Be aware that, for this post, I’m leaving the rest of the MariaDB configuration at it’s default. For a production environment you really need some tuning in MariaDB to optimize the database system. To do so, I recommend using Zabbix for a while and then use https://github.com/major/MySQLTuner-perl on a regular basis to tune the database parameters. This approach is very straightforward and delivers very good results with a minimal effort.
Configure the webserver
At this point, our database is ready so the next step is to configure the webserver (Apache) and PHP.
The default parameters of PHP need some tuning for Zabbix:
The above commands just replace lines in /etc/php.ini by a line with the correct value. You can also edit the file by hand if you would like to.
Next up is Apache. The Yum-installation, created a file for Apache in /etc/httpd/conf.d/zabbix.conf. Edit this file to look similar to this:
Configure Zabbix parameters:
Next in the list, is the Zabbix configuration file for the server. It needs to know the password which we set for the zabbix database user earlier. Replace secretpassword with your own password which you set for the zabbix database user:
Before we can really use Zabbix, we need to open up the firewall to allow access to the Apache webserver and the webinterface of Zabbix. I’m assuming that outgoing traffic is allowed, otherwise you also need to open up UDP 161 for SNMP and TCP 10050 for the Zabbix agent.
At this point, most of the configuration should be completed. The only thing that is left is to start the services related to Zabbix and finish the configuration by using the webinterface:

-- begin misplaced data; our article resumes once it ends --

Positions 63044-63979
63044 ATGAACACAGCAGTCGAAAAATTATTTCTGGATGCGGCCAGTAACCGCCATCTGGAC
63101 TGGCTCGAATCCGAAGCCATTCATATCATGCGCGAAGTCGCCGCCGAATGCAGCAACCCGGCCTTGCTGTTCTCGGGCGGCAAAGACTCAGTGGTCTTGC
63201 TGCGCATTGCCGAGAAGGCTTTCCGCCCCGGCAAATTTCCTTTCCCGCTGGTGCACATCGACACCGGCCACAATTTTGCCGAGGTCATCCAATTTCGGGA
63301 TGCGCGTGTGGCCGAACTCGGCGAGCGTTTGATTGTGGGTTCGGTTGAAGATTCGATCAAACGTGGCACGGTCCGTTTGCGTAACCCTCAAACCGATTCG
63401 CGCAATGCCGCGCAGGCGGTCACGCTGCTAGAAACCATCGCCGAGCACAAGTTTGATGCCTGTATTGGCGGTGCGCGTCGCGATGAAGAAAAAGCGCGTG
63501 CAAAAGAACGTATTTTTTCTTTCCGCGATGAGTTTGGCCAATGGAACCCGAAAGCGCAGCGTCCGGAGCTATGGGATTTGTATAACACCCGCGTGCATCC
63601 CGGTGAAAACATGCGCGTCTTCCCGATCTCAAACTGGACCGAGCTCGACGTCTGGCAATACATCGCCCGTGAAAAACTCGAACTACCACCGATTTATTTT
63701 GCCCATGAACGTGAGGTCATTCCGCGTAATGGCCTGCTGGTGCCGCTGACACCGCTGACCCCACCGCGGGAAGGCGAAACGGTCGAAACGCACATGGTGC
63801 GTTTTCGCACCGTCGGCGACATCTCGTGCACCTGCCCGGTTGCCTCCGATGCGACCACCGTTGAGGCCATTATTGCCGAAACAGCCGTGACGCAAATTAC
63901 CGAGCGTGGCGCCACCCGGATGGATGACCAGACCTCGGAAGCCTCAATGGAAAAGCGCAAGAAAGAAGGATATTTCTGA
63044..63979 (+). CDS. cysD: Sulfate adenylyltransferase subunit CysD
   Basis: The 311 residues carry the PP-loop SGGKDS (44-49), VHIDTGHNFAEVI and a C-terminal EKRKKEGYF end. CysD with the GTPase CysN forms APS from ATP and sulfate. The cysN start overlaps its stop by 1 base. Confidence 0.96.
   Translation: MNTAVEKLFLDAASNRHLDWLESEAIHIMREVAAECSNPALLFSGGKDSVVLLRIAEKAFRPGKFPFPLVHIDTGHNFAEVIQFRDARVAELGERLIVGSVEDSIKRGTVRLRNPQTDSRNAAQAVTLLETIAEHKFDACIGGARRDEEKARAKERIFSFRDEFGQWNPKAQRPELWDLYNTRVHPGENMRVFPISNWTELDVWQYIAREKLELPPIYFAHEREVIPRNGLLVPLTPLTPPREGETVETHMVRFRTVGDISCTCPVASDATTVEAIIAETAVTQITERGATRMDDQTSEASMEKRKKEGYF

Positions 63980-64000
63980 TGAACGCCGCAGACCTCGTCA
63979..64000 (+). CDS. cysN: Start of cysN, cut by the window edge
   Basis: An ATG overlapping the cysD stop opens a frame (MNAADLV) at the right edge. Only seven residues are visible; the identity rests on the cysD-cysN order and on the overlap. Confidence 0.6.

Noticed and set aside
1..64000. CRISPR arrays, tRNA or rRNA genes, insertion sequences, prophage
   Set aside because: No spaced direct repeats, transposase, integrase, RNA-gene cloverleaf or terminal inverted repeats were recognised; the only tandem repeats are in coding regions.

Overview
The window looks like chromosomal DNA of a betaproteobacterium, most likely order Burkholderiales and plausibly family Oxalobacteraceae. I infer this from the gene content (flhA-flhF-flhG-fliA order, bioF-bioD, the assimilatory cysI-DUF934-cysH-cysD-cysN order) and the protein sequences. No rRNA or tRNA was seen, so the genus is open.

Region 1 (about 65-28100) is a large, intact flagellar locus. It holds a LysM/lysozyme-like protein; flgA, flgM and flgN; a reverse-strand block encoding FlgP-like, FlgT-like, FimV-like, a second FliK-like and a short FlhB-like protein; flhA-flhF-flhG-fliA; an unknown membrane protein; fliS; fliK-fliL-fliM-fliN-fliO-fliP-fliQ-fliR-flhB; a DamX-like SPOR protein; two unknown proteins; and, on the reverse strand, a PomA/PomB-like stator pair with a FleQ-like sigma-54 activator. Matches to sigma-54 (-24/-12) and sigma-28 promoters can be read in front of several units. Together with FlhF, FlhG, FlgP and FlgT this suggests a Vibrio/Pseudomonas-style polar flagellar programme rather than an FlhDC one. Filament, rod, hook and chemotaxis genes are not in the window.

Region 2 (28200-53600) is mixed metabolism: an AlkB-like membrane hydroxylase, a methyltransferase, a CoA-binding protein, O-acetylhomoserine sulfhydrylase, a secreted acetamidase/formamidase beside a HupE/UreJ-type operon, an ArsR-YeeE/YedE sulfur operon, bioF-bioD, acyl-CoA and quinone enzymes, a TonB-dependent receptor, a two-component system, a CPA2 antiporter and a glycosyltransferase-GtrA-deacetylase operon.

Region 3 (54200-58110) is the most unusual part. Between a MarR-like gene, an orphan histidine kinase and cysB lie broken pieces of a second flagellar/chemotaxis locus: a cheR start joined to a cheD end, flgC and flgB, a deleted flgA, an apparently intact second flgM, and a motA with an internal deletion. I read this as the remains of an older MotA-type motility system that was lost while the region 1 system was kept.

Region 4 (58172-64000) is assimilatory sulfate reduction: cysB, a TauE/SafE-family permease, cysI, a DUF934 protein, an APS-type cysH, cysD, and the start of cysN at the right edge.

Start the services:
After starting the services, browse to the following URL: http://<ip or hostname>/zabbix (for example: http://192.168.202.101/zabbix). If all goes well, you should see something like this:
Click next and check if everything is marked with OK:
In the next step, enter the details about the MariaDB user which we created (named zabbix and password secretpass):
Continue to step 6 and finish the installation:
After clicking finish, you should see the login screen to your new Zabbix installation:
The default username is admin and the default password for that user is zabbix.
At this point the Zabbix server is ready to use.
Basic actions for hosts to monitor:
Now that we have our Zabbix server up and running, we need to have something to monitor. For several types of hosts, there is an agent available. The agent is listening for requests on TCP port 10050 so make sure that this port is open from the Zabbix server to the host to monitor
INSTALL THE ZABBIX AGENT ON LINUX:
The Zabbix-agent is part of the base repositories of almost all standard Linux distributions so the easiest is to install it from here:
After the installation, set the hostname of the Zabbix-server in /etc/zabbix/zabbix_agentd.conf to match your configuration. Replace 192.168.202.101 by the IP or hostname of your Zabbix-server:
You can simply extract the archive and edit the following line in the file zabbix_agentd.win.conf:
Replace it with the hostname or IP of your Zabbix server.
After changing zabbix_agentd.win.conf, run the install-agent.bat. It creates a service for the Zabbix agent and starts it.
ENABLE SNMP ON LINUX
Besides using the Zabbix agent, you can also monitor hosts using SNMP. SNMP isn’t always as fast and flexible as the agent but does the job. Also SNMP can be used for devices that can’t have an agent installed (like a switch):
Install the net-snmp package:
Create the snmpd.conf file in /etc/snmpd/snmpd.conf: